The early church used the 40 days of Lent, which we have now begun, to prepare new converts for baptism, to prepare them for their new lives as followers of Christ. Today, we often use this sacred time to work on our spiritual lives, to prepare ourselves for the new and renewed life in Christ that we celebrate at Easter, which marks the end of Lent. There is a Rumi poem that invites us to “be empty of worrying” and “move outside the tangle of fear-thinking” as we “flow down and down in always widening rings of being.” I think this idea of ever-widening rings of being makes a lovely image for Lent as we take time for spiritual preparation and turning to God.

The common Lenten act of giving something up is one way we practice emptying ourselves of things that get in the way of a full life so we can make room for Christ’s new life. Once we’ve quit letting little things like chocolate and coffee rule our lives, perhaps we’ll have the confidence to put our complete trust in God and move on to bigger things such as giving up the the chronic worrying that Rumi talks about. Or instead of, or in addition to, giving something up maybe we’ll try this Lenten season to go beyond fearful thinking and begin a new spiritual practice or maybe volunteer in some way that benefits the marginalized of the world.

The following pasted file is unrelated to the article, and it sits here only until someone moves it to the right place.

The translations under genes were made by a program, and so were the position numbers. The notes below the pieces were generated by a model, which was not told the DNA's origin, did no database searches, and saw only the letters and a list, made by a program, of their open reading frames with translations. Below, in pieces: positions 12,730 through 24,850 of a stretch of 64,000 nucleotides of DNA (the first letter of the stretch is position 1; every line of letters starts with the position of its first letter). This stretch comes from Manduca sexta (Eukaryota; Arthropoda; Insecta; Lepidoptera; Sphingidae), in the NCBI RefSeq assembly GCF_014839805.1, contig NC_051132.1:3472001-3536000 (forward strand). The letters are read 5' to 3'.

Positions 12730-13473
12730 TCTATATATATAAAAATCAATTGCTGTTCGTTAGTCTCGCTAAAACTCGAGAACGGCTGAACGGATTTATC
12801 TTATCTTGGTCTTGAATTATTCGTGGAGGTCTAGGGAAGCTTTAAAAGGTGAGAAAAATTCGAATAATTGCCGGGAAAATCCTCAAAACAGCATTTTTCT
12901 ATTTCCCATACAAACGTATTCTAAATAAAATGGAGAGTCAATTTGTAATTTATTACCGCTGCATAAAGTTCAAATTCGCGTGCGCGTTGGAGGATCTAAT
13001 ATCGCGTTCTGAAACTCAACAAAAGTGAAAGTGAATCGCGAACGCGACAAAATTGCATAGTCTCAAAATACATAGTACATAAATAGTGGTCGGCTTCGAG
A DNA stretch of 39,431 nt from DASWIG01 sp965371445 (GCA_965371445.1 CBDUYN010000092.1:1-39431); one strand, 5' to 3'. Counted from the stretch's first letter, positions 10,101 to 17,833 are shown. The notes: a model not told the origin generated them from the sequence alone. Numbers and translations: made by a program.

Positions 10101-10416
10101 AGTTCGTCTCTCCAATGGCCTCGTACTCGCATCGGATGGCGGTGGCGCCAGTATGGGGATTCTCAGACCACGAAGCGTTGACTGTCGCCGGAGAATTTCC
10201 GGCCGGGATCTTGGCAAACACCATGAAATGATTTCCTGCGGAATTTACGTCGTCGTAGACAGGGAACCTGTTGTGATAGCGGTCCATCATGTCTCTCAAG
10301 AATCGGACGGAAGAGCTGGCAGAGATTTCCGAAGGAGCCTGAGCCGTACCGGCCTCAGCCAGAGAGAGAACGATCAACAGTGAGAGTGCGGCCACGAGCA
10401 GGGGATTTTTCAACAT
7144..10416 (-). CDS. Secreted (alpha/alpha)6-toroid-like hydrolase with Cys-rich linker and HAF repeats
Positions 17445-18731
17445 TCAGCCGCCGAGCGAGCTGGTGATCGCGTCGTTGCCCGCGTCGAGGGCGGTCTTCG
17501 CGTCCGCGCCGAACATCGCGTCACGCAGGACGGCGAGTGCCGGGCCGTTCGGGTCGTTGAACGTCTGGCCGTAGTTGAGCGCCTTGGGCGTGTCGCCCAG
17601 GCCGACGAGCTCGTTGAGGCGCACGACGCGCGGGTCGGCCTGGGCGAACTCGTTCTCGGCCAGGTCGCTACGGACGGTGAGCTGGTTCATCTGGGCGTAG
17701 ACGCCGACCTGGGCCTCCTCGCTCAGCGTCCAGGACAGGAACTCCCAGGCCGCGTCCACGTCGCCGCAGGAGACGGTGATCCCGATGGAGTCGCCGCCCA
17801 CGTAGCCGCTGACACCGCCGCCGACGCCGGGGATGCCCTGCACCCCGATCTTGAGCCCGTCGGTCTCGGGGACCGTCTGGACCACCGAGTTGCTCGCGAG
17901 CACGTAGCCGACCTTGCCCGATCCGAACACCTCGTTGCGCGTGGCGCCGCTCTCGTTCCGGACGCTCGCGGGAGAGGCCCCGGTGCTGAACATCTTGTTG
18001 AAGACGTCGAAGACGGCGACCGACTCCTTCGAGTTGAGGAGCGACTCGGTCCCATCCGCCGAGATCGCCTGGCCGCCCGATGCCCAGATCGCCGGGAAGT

Both of these ideas, emptying ourselves and moving past fear-thinking, are ways of opening our hearts to let the love within us continually encompass more and more until we come to understand how interwoven we are with each other and with the wider world. This is so important right now when the predominant messages of our current governmental leaders tell us to close ranks and think only of ourselves. Policies being talked about and implemented regarding health care, immigration, etc. are all about being self-centered and not worrying about anyone but yourself. They’re about treating everyone else as an enemy when Jesus tells us that God’s way is about creating a Kin-dom where loving our neighbor is the foundational rule of law.

The transfiguration of Jesus, where he is seen on a mountain top with Moses and Elijah (Luke 9:27-36), tells us that the glory of God is found in the ministry of Jesus, the work of healing and justice. When God’s voice is heard on that mountain, it is to tell us to “listen to him.” Coming in the middle of the gospel story, the transfiguration represents the bridge between Jesus’ birth as the incarnation of God’s love and the promise of new life found in his resurrection. That bridge is the Kin-dom of God, it’s the glue that holds the Good News of God together. God’s love born into this world and the promise of new life only matter if they affect this world here and now through the building of the Kin-dom, which requires us not only to realize our inter-connectedness but build relationships of hope, peace, and justice in ever-widening rings of being. In this season, how can we practice opening our hearts so that our love will continue to expand into a world that desperately needs healing?

(I originally wrote this short reflection for my church’s newsletter. It was inspired by my sermon from Sunday, February 26, 2017. The church’s website is